Stealth in the skies

SP's MAI - - AEROSPACE -

Lt Gen­eral P.C. Ka­toch (Retd) ]

Fifth-gen­er­a­tion fighter air­craft (FGFA) is an im­prove­ment over the fourth-gen­er­a­tion fighter air­craft and in­cor­po­rate all as­pect of stealth even when armed, low prob­a­bil­ity of in­ter­cept radar (LPIR), high-per­for­mance air frames, ad­vanced avion­ics fea­tures, and highly in­te­grated com­puter sys­tems ca­pa­ble of net­work­ing with other el­e­ments within the theatre of war for sit­u­a­tional aware­ness. The only fully op­er­a­tional FGFA is the US F-22 in ser­vice since 2005. The US F-35 ‘Light­ning II’ Joint Strike Fighter and Rus­sia’s Sukhoi T-50 or PAK-FA will go op­er­a­tional soon. China, Ja­pan, South Korea, In­dia and Turkey too are work­ing on such projects. China’s un­der devel­op­ment Shenyang J-31 (also been re­ferred to as F-60 or J-21 Snowy Owl) made its first flight on Oc­to­ber 31, 2012, ac­com­pa­nied by two J-11 fighters in a 10-minute test flight with its land­ing gear low­ered. With this, China be­came the sec­ond na­tion af­ter the 1991 Ad­vanced Tac­ti­cal Fighter fly off, to have two stealth fighter de­signs in field-testing at the same time. In­dia has been work­ing on the Sukhoi/HAL FGFA. It is a de­riv­a­tive project from the PAK-FA (T-50) be­ing de­vel­oped for the IAF. FGFA was the ear­lier des­ig­na­tion for the In­dian ver­sion, while the com­bined project is now called the per­spec­tive multi-role fighter (PMF). The com­pleted PMF is to in­clude 43 im­prove­ments over the T-50 in­clud­ing stealth, su­per­cruise, ad­vanced sen­sors, net­work­ing and com­bat avion­ics.

The first air­craft was to begin testing 2014, with in­tro­duc­tion into ser­vice ex­pected by 2022, how­ever, dur­ing the re­cent visit of Pres­i­dent Putin it was re­ported that the project has run into cost over­runs and time de­lays. In­dia wanted to in­duct the PMF ear­li­est be­fore de­vel­op­ing a wholly in­dige­nous FGFA and had told Rus­sia it can­not wait till 2024-25 to begin in­duct­ing the 127 x PMF en­tail­ing an ex­pen­di­ture of $25 bil­lion. How­ever, given the long-stand­ing In­doRus­sian friend­ship and strong Indo-Rus­sian strate­gic co­op­er­a­tion, it was ex­pected that th­ese is­sues will get sorted out soon. And this is al­ready hap­pen­ing with Rus­sian De­fence Min­is­ter Sergei Shoigu hav­ing held talks with De­fence Min­is­ter Manohar Par­rikar on Jan­uary 21, 2015, at New Delhi to re­view the PMF project.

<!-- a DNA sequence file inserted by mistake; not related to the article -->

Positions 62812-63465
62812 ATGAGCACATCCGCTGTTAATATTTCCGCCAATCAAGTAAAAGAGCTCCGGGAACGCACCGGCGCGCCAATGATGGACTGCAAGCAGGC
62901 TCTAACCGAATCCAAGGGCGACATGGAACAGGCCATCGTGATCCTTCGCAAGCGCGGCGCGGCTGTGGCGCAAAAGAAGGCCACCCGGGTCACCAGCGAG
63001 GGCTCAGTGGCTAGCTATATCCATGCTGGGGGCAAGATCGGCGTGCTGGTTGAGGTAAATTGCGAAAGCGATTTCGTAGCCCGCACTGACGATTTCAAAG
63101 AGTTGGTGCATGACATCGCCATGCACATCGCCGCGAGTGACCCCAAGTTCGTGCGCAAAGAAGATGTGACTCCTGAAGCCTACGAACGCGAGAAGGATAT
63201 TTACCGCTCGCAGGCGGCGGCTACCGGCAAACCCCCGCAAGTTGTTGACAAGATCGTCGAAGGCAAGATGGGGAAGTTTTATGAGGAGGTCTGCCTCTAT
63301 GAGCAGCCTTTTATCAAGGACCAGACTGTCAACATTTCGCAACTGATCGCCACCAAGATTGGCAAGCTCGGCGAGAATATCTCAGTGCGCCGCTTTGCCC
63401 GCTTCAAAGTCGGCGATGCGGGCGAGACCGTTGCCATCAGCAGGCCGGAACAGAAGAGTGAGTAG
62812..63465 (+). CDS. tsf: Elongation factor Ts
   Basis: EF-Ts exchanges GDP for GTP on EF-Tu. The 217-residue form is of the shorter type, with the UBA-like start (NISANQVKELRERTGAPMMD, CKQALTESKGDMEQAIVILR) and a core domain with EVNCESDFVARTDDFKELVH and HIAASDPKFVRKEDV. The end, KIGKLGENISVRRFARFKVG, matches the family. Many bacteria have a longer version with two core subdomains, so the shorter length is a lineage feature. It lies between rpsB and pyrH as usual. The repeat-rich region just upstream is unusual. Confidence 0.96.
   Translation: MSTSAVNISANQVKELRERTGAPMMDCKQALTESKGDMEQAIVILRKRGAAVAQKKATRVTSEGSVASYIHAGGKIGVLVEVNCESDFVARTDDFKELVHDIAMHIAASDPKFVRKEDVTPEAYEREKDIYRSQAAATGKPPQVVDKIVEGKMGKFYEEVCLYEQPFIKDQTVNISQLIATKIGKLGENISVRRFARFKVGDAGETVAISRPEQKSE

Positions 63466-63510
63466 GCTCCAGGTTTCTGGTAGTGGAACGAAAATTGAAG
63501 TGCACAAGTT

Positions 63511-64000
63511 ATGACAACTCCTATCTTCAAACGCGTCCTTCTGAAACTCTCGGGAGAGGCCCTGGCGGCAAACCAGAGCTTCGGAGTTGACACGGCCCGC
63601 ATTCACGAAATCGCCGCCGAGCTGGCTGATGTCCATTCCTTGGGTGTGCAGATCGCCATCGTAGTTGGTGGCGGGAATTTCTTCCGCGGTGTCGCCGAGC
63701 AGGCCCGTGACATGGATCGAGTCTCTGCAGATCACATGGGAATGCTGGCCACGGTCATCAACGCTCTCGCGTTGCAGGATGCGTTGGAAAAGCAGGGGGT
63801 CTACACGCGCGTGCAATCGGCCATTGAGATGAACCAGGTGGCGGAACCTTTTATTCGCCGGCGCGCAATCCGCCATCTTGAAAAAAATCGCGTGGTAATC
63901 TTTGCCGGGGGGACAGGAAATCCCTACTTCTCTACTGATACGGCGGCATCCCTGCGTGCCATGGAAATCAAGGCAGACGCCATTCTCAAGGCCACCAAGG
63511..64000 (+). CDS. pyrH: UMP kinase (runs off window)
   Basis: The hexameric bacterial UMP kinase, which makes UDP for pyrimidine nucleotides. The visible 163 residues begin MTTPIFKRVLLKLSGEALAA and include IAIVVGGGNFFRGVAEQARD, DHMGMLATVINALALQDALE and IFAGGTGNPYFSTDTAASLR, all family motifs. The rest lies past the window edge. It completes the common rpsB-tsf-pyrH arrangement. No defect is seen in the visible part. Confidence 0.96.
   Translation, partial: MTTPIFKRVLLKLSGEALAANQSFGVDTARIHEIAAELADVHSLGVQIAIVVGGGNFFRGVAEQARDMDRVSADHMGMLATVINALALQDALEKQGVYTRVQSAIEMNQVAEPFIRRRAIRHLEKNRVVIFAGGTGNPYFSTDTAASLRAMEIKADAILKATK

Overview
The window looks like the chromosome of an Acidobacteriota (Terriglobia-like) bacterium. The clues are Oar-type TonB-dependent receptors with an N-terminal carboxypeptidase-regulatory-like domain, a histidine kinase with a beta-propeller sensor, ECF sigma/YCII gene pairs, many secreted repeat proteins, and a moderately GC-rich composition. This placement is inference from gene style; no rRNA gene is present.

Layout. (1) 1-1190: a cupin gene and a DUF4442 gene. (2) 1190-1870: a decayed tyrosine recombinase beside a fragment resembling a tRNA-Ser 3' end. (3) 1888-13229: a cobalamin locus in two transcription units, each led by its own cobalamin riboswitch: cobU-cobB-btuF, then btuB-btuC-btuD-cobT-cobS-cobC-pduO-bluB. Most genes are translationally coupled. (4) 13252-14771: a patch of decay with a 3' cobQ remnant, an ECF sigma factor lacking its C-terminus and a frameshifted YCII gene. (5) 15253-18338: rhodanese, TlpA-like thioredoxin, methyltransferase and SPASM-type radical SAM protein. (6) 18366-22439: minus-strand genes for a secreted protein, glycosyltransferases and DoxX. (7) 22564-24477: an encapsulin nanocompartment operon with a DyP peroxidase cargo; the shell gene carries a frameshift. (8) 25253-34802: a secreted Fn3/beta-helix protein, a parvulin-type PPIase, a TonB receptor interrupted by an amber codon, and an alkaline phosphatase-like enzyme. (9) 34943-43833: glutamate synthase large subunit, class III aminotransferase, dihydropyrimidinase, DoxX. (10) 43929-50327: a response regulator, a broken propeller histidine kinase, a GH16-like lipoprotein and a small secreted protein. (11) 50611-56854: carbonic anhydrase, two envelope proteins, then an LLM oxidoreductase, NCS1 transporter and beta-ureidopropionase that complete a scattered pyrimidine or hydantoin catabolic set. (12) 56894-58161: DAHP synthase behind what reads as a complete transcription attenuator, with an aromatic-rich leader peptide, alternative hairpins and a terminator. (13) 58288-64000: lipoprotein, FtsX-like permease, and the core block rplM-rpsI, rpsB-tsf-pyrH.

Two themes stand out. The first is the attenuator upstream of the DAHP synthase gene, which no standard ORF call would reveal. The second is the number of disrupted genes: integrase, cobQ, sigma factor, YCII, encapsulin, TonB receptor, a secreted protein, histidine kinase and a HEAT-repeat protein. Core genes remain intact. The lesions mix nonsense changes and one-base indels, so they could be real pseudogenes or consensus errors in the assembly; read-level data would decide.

An MoD of­fi­cial quot­ing Par­rikar said a de­ci­sion has been taken to fast-track is­sues re­lat­ing to the PMF. Both min­is­ters have agreed to re­view progress ev­ery three months. The push to get Indo-Rus­sian PMF project off the ground came just prior to Pres­i­dent Obama’s visit to In­dia.

The sec­ond project is the ad­vanced medium com­bat air­craft (AMCA) fifth-gen­er­a­tion stealth multi-role fighter un­der devel­op­ment that will com­ple­ment the HAL Te­jas, the Sukhoi/HAL FGFA, the Sukhoi Su-30MKI and the Das­sault Rafale. The prod­uct de­sign work of the AMCA in col­lab­o­ra­tion be­tween the IAF, DRDO and Aero­nau­ti­cal Devel­op­ment Agency is al­most over. The ini­tial de­sign and devel­op­ment phase will re­port­edly re­quire ` 4,000-5,000 crore.

As per the cur­rent road map, it is planned to fly the pro­to­type by 2024-25 co­in­cid­ing gen­er­ally with the time the IAF re­ceives de­liv­er­ies of the Te­jas Mark II fighters. Though in­or­di­nately de­layed, the IAF is slated to get the first Te­jas Mark I by the end of the cur­rent fi­nan­cial year. That this has been pos­si­ble 30 years af­ter the LCA project was sanc­tioned speaks very poorly of our in­dige­nous ca­pa­bil­ity but then we also took 15 years to pro­duce an as­sault ri­fle which is not even close to the top ten in its cat­e­gory. But hope­fully all this will change with the new gov­ern­ment and the dy­namism of Prime Min­is­ter Modi. Presently, the sim­u­la­tion mod­el­ling of the AMCA is on­go­ing. With the Chi­nese stealth fighters and hy­per­sonic ve­hi­cles on the hori­zon, our asym­me­try vis-à-vis China will go up yet fur­ther.

Con­sid­er­ing that the AMCA is still in the stage of in­fancy, the even­tual cost of in­duct­ing the re­quired num­bers would be large but that is un­avoid­able. While our mission to Mars has taken us to an ex­clu­sive club, we can­not af­ford a sit­u­a­tion where our IAF faces stealth fighters with­out hav­ing sim­i­lar ca­pa­bil­i­ties. The LCA project though in­or­di­nately de­layed has pro­vided a huge aerospace base in the coun­try. If large or­ders for the AMCA are guar­an­teed pri­vate play­ers would find set­ting up new fa­cil­i­ties much more lu­cra­tive. The AMCA needs to be ex­e­cuted on a newer model of public-pri­vate part­ner­ship to ob­vi­ate many of the con­cerns the IAF has about in­dige­nous pro­duc­tion. Some of the en­vis­aged ca­pa­bil­i­ties for the AMCA in­clud­ing fly by light, cloud shoot­ing and new gen­er­a­tion man-ma­chine in­ter­faces ac­tu­ally put it in a realm closer to that of a sixth-gen­er­a­tion fighter. If the AMCA project is pur­sued whole­heart­edly, In­dia could have an in­dige­nous con­tem­po­rary fighter by 202728. The re­quire­ment, there­fore, is to speed­ily progress the PMF and AMCA si­mul­ta­ne­ously.

Ad­vanced medium com­bat air­craft fifth-gen­er­a­tion stealth multi-role fighter; (right) Prospec­tive multi-role fighter

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